The VSD Policy sets forth a number of specific requirements that companies must meet in order to “fully cooperate.” In order to “fully cooperate” under the VSD Policy, a company must:

-Disclose all facts relevant to the wrongdoing on a timely basis. This includes, inter alia, relevant facts from an internal investigation and updates to those facts (as well as updates on an internal investigation), attributed to specific sources. Such facts must include those related to involvement in criminal activity by officers, employees, or agents and facts about potential criminal conduct by third parties.

-Proactively, rather than reactively, cooperate. This proactive cooperation must include the timely disclosure of relevant facts, even if the company is not asked to do so.

-Preserve, collect, and disclose relevant documents and information in a timely manner. These actions include the disclosure of overseas documents (as well as where they are located and who found them), the facilitation of third-party production of documents, and document translations where appropriate.

-De-conflict witness interviews in order to align a company’s internal investigation with an investigation by DOJ when requested and appropriate (although, the VSD Policy notes, DOJ will not affirmatively direct a company’s internal investigation); and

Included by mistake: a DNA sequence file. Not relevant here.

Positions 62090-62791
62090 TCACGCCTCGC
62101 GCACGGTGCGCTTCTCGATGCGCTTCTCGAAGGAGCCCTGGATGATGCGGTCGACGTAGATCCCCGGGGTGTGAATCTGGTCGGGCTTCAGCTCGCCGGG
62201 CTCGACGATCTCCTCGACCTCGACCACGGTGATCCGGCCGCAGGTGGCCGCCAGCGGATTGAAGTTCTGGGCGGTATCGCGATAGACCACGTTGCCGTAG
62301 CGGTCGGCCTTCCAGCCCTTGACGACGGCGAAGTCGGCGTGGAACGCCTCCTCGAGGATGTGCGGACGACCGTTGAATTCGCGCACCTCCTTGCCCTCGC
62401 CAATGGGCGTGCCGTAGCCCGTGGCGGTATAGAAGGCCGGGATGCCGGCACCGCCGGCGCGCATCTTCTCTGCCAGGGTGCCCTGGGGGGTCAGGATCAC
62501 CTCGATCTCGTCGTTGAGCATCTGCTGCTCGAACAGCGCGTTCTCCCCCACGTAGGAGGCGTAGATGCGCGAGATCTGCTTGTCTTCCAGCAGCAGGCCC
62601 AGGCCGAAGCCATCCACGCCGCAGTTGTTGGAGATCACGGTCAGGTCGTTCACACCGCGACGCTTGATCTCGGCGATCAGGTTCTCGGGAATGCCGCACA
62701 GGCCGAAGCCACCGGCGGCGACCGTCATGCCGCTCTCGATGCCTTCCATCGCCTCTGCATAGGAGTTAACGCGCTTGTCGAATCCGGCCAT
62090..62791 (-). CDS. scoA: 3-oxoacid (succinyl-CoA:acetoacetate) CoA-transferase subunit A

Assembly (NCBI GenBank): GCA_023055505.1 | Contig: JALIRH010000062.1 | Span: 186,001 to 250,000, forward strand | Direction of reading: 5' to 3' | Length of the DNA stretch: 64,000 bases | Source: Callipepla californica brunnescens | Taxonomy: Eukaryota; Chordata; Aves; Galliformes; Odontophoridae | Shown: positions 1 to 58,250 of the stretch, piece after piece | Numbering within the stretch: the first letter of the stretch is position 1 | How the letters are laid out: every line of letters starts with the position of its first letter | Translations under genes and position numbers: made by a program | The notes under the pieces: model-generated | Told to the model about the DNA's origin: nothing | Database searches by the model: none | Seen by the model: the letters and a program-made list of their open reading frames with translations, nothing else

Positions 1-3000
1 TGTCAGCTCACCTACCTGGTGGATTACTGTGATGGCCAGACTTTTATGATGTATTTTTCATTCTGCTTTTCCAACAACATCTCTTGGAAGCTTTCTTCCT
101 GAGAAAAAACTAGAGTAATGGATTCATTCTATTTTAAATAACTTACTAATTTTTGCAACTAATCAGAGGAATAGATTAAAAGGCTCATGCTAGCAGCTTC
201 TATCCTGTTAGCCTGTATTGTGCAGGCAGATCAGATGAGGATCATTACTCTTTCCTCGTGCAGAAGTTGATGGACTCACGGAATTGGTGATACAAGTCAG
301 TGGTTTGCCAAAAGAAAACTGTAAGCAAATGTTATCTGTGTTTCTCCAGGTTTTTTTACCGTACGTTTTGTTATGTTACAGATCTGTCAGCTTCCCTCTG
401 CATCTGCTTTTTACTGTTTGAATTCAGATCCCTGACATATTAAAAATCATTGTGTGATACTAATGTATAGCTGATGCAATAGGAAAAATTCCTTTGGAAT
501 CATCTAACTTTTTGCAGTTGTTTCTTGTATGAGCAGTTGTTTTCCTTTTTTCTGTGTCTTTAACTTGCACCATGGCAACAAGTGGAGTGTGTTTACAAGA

-Make company officers and employees possessing relevant information available for interviews by DOJ when requested, including former employees and those located overseas, and facilitate interviews of third-party witnesses when possible.3

Finally, in order to “timely and appropriately remediate” pursuant to the VSD Policy, there are several actions that a company must undertake:

-A “root cause” analysis that analyzes underlying conduct and remediates those root causes where appropriate;

-The implementation of a compliance program, which would be updated periodically. The VSD Policy acknowledges that such a program will vary depending on the organization’s size and resources, but notes that it may include information on:

-A company’s culture of compliance, including that criminal conduct will not be tolerated by the company;

-Company resources dedicated to compliance, as well as the compensation and promotion of compliance personnel and their quality and experience;

-The independence of a company’s compliance function, the auditing of the compliance program, the access of the board of directors to compliance expertise, and the reporting structure of compliance personnel; and

-Details about a company’s risk assessment, its effectiveness, and how a compliance program has been tailored based on that risk assessment;